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Roy Heiner Pulled From Assa’s Afterguard

November 5, 2001
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When the Volvo fleet departs from Cape Town on Saturday for the start of Leg 2, Roy Heiner, the 42-year-old co-skipper and co-founder of the Assa Abloy Challenge may be sitting somewhere atop Cape Town’s Table Mountain, watching over the fleet and pondering what life on board will be like without him. Over the weekend, Assa Abloy project director Richard Brisius said that change was necessary in the leadership of the boat, and that change was the removal of Heiner from the afterguard. Neal McDonald, 39, of Great Britain, will ascend from his role as a helmsman and trimmer to take Heiner’s place for Leg 2.

Heiner, who led Brunel/Sunergy to third in the last edition of this race, said he was “highly disappointed” to be dislodged from the project he started several years ago before teaming up with Mark Rudiger. “It’s not the dream scenario you go on with,” said Heiner. “I guess tomorrow the sun comes up again and life goes on. I will go and find a tall mountain and reflect on it all.”

In his statement, Brisius pointed out that it wasn’t the tactical turn of events in the Southern Atlantic that precipitated Heiner’s firing, but rather a need to improve onboard management. “Following analysis of the Assa Abloy Racing Team, looking at Leg One and at future legs we have come to the conclusion–bearing in mind that the decision of the team has always been to make a successful project–that we needed to change the leadership onboard the boat. Roy has been a key person in the crucial build-up period of the campaign and it makes it really sad that he will not be associated with the campaign. We feel certain that the approach that we need now is not the one we had onboard.”

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Only a week ago, as Assa finished a disappointing fifth, there were no indications that Heiner’s departure was imminent. If he knew of it himself, he was incredibly successful at masking his fate. At a press conference immediately following Assa’s finishing ceremony Heiner said, “Everyone kept their spirits up. We stayed together through this (the first leg) and because of that we know we are stronger for the next leg. We will be pushing the boat all the way.”

When asked whether there would be any crew changes for the next leg, he said, “You do not change a winning team.”

Co-skipper Mark Rudiger, who has always praised his Dutch counterpart, said, “I have seen more than anybody the work that Roy has done–late nights and a lot of sacrifices. I’m going to miss the guy—it wasn’t my first choice, but if it’s the choice of the management of the team, and it’s the best way to win the race, then I’m all supportive of it. So we all go on from here and like Roy said, the sun will come up tomorrow and we will all live to win more races and sail more regattas, and I hope I get the chance to sail with Roy again.”

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Heiner’s replacement Neal McDonald, who sailed with Lawrie Smith on Silk Cut in the last race and with Grant Dalton on Club Med for The Race, has never maintained such a leadership role, but the respect he carries from his peers will serve him well on the upcoming leg to Sydney. “It’s a difficult transition for me to make,” he said. “I’d be lying if I said I wasn’t nervous about it. I’m very proud and pleased to have the confidence installed in me by our management team.”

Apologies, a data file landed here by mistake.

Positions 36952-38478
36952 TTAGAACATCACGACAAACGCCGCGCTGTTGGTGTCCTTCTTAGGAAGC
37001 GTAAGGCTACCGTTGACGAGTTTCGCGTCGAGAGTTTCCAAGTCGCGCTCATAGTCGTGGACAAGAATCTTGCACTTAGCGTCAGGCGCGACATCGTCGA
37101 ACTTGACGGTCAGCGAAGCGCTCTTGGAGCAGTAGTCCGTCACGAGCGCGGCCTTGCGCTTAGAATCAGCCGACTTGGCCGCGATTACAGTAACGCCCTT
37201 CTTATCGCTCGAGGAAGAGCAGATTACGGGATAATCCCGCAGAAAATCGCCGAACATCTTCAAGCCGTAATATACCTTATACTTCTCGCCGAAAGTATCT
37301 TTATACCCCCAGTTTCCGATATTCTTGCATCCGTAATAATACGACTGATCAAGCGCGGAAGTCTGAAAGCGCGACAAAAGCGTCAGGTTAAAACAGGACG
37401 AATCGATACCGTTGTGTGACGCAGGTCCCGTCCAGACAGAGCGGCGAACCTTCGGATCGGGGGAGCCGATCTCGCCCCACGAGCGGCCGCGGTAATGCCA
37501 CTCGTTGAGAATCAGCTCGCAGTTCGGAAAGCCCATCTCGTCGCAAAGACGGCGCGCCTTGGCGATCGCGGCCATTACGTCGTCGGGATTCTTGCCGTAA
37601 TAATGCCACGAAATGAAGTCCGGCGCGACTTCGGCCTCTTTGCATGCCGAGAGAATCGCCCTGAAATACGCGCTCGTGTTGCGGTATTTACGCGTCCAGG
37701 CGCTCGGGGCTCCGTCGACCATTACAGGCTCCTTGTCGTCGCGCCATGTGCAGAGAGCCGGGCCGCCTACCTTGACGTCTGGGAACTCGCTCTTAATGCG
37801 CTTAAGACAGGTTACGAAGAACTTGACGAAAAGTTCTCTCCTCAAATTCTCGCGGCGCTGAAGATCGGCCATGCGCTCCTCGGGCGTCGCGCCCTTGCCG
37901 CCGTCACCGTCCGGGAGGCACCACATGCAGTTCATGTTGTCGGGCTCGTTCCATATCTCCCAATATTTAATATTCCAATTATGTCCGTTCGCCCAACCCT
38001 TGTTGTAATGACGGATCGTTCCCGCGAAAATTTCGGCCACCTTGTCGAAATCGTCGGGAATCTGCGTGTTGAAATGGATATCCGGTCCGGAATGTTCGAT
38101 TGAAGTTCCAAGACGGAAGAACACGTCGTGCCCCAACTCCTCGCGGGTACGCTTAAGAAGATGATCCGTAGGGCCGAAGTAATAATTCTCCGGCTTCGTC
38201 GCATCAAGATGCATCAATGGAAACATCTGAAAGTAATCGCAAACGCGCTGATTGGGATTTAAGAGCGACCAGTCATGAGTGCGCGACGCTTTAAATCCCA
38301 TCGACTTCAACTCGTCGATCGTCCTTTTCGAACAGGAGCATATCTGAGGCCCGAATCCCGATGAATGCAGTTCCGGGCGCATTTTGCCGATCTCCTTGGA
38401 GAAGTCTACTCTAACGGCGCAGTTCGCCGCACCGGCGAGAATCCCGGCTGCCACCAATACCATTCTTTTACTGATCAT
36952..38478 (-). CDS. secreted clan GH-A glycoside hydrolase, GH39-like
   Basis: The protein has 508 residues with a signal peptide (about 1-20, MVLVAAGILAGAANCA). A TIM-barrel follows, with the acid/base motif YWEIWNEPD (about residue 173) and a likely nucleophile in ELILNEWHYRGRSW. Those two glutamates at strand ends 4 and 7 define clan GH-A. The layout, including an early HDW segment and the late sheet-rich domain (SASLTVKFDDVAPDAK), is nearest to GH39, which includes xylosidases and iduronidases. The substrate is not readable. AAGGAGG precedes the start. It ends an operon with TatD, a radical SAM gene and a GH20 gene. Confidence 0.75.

The shuffle at the top of the Assa crew closed out a busy week for the challenge, which also put itself in the middle of a dubious protest after lodging one against John Kostecki’s illbruck Challenge. Assa’s protest implied that illbruck had accessed an illegal website during Leg 1, but withdrew the protest on Thursday after illbruck proved that the site was publicly accessible, as required by the race rules.

On Friday, illbruck also walked away clean from a highly contentious protest, one filed by the race committee, stating that illbruck had violated Volvo 60 class rules when it modified the boat’s propeller strut by fairing it and adding a kelp cutting device. The International Jury upheld the protest, levied a £1,000 fine, and did not dock them any points.

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In a statement issued on Friday, race director Michael Woods said, “V.O60 rule interpretation number 53 states that a separate weed cutter would not be contrary to the rules, although an integral weed cutter is clearly a modification Additionally, the device as installed on illbruck was likely, if anything, to create more drag. Whilst illbruck was in contravention of the rule, an oversight by a measurer did occur. illbruck also noted that the device would increase drag and called the issue an administrative oversight and maintained that it should not result in a points penalty.”

illbruck Challenge CEO Glenn Bourke said, “We have been penalized £1000 for infringing V.O.60 class rule 5.4.2 and we believe the case is over and we are happy with that. The jury have instructed us to take the stern drive back to its original configuration which is quite easy for us and we will be doing that pretty much straight away.”

http://www.volvooceanrace.com

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